Avoiding the Toddler Tantrums

It’s 10am, you find yourself in need of milk, a new pair of sunglasses, and a scented candle. Are you thinking what I’m thinking? This is an inner dialogue, I have to be thinking what you’re thinking… It’s Target time!  You find a parking spot next to the cart corral. You find one of those new shopping carts that doesn’t drag to the left. You are on FIRE. Junior begs to go to the Toy Section, you reluctantly oblige.

And then, your worst nightmare. Junior finds a fire truck with a retracting ladder. It lights up. It’s huge. It’s shiny. It’s perfect. You nervously laugh as he attempts to put the Fire Truck into the cart.

The Options as you see it:

If you say no, prepare for the temper tantrum. It will be loud, people will stare. Your kid will sustain a mild injury flailing around. Nothing serious but there might be blood involved. Do I have band aids? You make a mental note to get band aids.

Afraid of being that mom, you reconsider. Suddenly images of your overcrowded play room flash before your eyes. You can hear its siren going off in the middle of the night sending the dog into a barking fit, waking the kids. Completely freaking you out. No, no… You can NOT take this Fire Truck home.

So what is a Mom to do? Think fast! You call upon the techniques you just learned in:  
How to Talk So Little Kids Will Listen: A Survival Guide to Life with Children Ages 2-7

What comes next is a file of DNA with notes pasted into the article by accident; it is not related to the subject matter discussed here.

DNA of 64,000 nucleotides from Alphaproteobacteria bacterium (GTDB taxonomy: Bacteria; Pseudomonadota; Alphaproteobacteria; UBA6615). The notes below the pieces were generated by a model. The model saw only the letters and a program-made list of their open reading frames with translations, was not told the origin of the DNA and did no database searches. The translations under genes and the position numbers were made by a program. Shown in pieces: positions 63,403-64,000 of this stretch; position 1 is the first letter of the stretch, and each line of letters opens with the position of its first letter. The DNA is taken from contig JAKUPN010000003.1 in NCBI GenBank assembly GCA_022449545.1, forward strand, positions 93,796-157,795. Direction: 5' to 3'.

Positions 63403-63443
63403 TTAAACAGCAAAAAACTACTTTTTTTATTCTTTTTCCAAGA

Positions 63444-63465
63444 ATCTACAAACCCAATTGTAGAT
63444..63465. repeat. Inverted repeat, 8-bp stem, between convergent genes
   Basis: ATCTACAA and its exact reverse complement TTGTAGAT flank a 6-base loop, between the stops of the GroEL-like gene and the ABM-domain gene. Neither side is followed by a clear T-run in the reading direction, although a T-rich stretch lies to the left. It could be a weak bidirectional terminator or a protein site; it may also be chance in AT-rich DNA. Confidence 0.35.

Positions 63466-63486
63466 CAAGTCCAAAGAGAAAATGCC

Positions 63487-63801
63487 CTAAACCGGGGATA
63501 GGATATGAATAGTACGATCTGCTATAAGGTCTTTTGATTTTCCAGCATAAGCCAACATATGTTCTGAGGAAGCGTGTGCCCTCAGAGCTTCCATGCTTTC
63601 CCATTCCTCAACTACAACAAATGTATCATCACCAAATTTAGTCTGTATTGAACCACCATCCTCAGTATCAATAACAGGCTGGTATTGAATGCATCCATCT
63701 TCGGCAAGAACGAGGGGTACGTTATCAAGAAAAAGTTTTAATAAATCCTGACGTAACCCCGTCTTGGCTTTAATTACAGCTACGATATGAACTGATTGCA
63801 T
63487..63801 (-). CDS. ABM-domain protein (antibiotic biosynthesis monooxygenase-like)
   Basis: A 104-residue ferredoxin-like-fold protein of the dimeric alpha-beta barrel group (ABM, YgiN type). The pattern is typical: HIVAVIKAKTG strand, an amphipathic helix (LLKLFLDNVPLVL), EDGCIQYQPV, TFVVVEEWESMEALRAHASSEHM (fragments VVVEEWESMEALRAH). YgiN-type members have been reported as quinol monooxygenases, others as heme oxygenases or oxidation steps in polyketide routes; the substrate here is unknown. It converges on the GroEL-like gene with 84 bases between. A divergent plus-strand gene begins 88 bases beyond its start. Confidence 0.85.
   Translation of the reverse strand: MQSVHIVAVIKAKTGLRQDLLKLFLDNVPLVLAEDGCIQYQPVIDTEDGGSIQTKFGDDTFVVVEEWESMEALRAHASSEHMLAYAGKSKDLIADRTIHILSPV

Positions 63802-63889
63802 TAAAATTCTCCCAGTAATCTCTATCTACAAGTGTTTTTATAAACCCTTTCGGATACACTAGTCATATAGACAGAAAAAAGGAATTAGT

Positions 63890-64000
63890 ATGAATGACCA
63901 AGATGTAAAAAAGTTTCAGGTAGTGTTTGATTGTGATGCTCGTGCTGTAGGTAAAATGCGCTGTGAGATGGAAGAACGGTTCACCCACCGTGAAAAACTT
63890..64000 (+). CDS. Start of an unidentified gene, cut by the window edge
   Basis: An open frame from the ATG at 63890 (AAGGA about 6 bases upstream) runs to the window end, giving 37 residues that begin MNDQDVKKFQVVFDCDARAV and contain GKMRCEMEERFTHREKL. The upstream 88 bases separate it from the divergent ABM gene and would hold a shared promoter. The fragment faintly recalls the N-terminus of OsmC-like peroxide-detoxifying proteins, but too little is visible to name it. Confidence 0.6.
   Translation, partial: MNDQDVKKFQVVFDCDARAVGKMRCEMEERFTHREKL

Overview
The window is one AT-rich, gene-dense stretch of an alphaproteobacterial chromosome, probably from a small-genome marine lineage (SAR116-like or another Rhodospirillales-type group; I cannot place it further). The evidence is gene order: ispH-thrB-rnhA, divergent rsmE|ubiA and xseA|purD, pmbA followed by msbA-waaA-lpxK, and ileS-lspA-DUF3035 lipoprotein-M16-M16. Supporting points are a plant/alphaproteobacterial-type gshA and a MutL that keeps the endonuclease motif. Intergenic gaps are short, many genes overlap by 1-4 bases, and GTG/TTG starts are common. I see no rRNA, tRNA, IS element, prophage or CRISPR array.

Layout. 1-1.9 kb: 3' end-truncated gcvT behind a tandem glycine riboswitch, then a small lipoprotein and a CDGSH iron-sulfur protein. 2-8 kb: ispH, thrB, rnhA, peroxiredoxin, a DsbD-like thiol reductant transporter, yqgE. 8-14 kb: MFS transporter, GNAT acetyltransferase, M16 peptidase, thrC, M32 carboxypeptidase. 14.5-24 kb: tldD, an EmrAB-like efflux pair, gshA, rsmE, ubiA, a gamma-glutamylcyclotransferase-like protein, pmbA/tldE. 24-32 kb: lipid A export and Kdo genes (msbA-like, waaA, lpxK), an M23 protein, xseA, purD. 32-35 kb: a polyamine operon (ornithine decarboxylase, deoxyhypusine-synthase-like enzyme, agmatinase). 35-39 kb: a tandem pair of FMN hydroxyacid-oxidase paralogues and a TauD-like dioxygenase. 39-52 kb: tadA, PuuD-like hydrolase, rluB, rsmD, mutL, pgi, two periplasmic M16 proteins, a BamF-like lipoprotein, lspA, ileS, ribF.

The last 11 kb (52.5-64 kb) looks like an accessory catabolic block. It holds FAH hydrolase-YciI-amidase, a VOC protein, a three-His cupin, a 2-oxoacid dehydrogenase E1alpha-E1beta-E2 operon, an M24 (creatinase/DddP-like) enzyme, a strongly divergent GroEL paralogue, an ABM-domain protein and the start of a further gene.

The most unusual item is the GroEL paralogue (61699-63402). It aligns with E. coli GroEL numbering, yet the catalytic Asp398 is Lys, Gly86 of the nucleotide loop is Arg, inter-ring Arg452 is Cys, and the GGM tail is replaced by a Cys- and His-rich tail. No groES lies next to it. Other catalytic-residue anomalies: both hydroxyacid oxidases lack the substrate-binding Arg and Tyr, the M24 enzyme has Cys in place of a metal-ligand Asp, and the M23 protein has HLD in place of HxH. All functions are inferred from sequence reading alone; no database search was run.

, and channel your inner toddler whisperer to:

Validate His Feelings:

“Whoa Buddy, What a Cool Toy! You want this Fire Truck. Well, I want this garbage truck!” He looks at you with his bright shining eyes and nods. High five, Mama. You just related to your kid.

Fantasize about giving him everything he wants:

“I wish we could have all these toys.” You spread your arms wide as if to suggest you would scoop every last truck and motorcycle into the cart to make him happy. And you would. But, you know he loses interest as soon as the toy is home. This kid just likes the chase.

Write it down/draw it on a paper:

You don’t have any paper and won’t buy it to test this tip. You think fast, grab your phone. “Let’s take a picture so we can show Daddy how cool this Fire Truck is when we get home!”

“Take a picture of this one too, Mama!” Junior says, holding the garbage truck you wanted. Awww.

You quickly take the pictures and change the subject. “Wow, it’s late… I’m getting hungry for lunch,” you say.

“HUNNGRRRYY! Mama’s hungry!” Junior growls. Wait… did he just validate my feelings? It appears the student has become the teacher.

Later when reflecting on your new found mommy ninja skills, you consider that it feels good when someone acknowledges your feelings. Just to make sure you aren’t crazy. Because let’s be honest, sometimes you feel crazy. You ponder the possibility that, just maybe, your little tyke is not too unlike yourself….


Click here for Tools to Get Your Kid To Cooperate

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